Raising The Stakes In Afghanistan
Speaking last night at the U.S. Military Academy at West Point, President Obama announced the new U.S. strategy for the war in Afghanistan. "As Commander-in-Chief, I have determined that it is in our vital national interest to send an additional 30,000 U.S. troops to Afghanistan," the President said, bringing the total U.S. commitment to 100,000. "After 18 months," he continued, "our troops will begin to come home." Obama used part of his speech to remind Americans why we had gone into Afghanistan in the first place. "On Sept. 11, 2001, 19 men hijacked four airplanes and used them to murder nearly 3,000 people...as we know, these men belonged to al-Qaida," who were then based in Afghanistan and given shelter by the country's Taliban government. After initial success in Afghanistan in 2001, the U.S.-led international effort seriously deteriorated, with al Qaeda having found shelter in neighboring Pakistan, and their Taliban allies using the illegal narcotics trade to fund an increasingly effective insurgency back in Afghanistan. While the President acknowledged that "there is no imminent threat of the government being overthrown," he said "the Taliban has gained momentum. ... The status quo is not sustainable."
WHY WE'RE STILL THERE: After quickly toppling Afghanistan's Taliban government in 2001, President Bush promised significant reconstruction aid to the country, but the aid never materialized at the promised levels. A recent Senate Foreign Relations Committee report faulted the Bush administration for failing to capture or kill al Qaeda leader Osama bin Laden when he was cornered at Tora Bora, near the Afghanistan-Pakistan border, in December 2001. U.S. military resources and attention soon turned to the planned invasion of Iraq, which Bush administration officials like Defense Secretary Donald Rumsfeld felt would serve as a more effective demonstration of American military power. In September, Chairman of the Joint Chiefs Adm. Mike Mullen told the Senate Armed Services Committee that the U.S. had "very badly under-resourced Afghanistan for the better part of five years." An international aid worker told the New York Times that "the tragedy" is that "the $70 billion that would have given you enough police and army to stabilize [Afghanistan] all went to Iraq."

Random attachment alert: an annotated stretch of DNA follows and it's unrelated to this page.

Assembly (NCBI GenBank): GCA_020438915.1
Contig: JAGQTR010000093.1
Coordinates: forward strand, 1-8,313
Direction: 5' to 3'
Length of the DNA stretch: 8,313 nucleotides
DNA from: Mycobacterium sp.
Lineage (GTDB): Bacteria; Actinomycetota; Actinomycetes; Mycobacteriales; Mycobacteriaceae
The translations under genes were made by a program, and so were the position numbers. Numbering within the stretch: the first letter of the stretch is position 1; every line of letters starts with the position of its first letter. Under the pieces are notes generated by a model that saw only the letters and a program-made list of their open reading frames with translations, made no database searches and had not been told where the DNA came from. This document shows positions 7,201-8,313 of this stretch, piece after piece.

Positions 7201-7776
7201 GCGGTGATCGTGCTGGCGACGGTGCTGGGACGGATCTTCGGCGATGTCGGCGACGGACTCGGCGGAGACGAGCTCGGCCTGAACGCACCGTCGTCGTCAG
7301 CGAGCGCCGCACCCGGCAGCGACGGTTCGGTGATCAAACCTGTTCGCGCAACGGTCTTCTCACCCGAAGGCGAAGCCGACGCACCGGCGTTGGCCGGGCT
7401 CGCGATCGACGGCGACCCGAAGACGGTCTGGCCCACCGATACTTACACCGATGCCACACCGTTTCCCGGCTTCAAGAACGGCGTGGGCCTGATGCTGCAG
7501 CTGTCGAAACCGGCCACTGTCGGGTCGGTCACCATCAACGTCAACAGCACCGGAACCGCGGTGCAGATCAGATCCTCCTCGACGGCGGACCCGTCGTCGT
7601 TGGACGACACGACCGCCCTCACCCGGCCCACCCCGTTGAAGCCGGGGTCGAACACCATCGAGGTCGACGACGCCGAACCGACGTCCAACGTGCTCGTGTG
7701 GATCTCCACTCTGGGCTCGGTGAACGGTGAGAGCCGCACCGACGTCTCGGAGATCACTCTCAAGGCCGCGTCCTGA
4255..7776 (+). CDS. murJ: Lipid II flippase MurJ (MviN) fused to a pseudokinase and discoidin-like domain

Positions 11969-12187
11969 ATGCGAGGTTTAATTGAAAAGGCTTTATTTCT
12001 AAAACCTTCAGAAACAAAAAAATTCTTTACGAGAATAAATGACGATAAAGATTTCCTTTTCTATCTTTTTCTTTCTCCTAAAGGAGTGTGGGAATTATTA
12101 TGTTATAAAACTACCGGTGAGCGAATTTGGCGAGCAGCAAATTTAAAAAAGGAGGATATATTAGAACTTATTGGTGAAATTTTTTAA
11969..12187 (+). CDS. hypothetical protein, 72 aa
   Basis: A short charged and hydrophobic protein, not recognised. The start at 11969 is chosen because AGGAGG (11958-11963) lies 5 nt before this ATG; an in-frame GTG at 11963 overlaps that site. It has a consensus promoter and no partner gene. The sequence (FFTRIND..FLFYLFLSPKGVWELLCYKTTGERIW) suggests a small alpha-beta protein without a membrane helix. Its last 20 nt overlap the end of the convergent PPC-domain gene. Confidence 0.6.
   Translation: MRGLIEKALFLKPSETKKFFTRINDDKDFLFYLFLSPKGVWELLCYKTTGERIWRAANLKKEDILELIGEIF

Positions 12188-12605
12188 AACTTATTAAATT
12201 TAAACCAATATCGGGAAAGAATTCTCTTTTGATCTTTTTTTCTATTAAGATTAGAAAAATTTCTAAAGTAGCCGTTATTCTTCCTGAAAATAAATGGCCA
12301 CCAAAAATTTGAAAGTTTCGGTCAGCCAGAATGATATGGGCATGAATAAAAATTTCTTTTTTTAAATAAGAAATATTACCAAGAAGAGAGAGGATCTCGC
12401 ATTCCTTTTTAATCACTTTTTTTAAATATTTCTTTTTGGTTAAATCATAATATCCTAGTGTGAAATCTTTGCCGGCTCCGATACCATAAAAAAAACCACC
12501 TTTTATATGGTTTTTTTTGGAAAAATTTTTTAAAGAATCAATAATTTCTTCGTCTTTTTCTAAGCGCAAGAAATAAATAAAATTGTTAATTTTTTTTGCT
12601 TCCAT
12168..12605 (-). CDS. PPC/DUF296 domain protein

GREATER COMMITMENTS ALL AROUND: Though many have compared the Afghanistan escalation to the Iraq surge, there is an important difference: The troop surge that took place in Iraq in 2007 was a "one-time deployment of additional troops," after which those troops return home and troop levels decrease. What Obama announced last night is a sustained escalation, in which troops will be replaced after they complete their tours in order to maintain troop numbers at the new, higher level. The President also stressed that he had "asked that our commitment be joined by contributions from our allies," noting that "some have already provided additional troops, and we are confident that there will be further contributions in the days and weeks ahead." According to Center for American Progress national security analyst Caroline Wadhams, securing a greater international commitment to Afghanistan is important. "We should not be asked to bear the burden alone especially in the midst of our own economic crisis," Wadhams said, adding, "Security interests in Afghanistan don't just affect us but threaten the globe." Speaking of the Afghan government of Hamid Karzai, Obama said that it must work to battle corruption and take advantage of the greater security provided by the new U.S. strategy. "This effort must be based on performance," Obama said. "The days of providing a blank check are over."
A HORIZON FOR WITHDRAWAL: Obama said that he would like to turn over security responsibility to the Afghans themselves and begin bringing U.S. forces home by the middle of 2011. According to administration officials, Obama is calculating "that the explicit promise of a drawdown will impress upon the Afghan government that his commitment is not open-ended." Sen. John McCain (R-AZ) quickly sent out a press release attacking the President's timeline. "A withdrawal date only emboldens Al-Qaeda and the Taliban, while dispiriting our Afghan partner," he declared. Sen. John Cornyn (R-TX) said that setting a drawdown date "is a mistake, and it sends a mixed message to both our friends and our enemies regarding our long-term commitment to success." But CAP national security experts argue that such a timeline is necessary. CAP senior fellow Lawrence Korb said "You can make it flexible but you need to have goals. ... If we do not do that, we're going to be seen like the British and the Soviets as occupiers." In his speech, the President took care to distinguish the U.S. effort in Afghanistan from past interventions there. "[U]nlike the great powers of old, we have not sought world domination," the President said. "Our union was founded in resista nce to oppression. We do not seek to occupy other nations."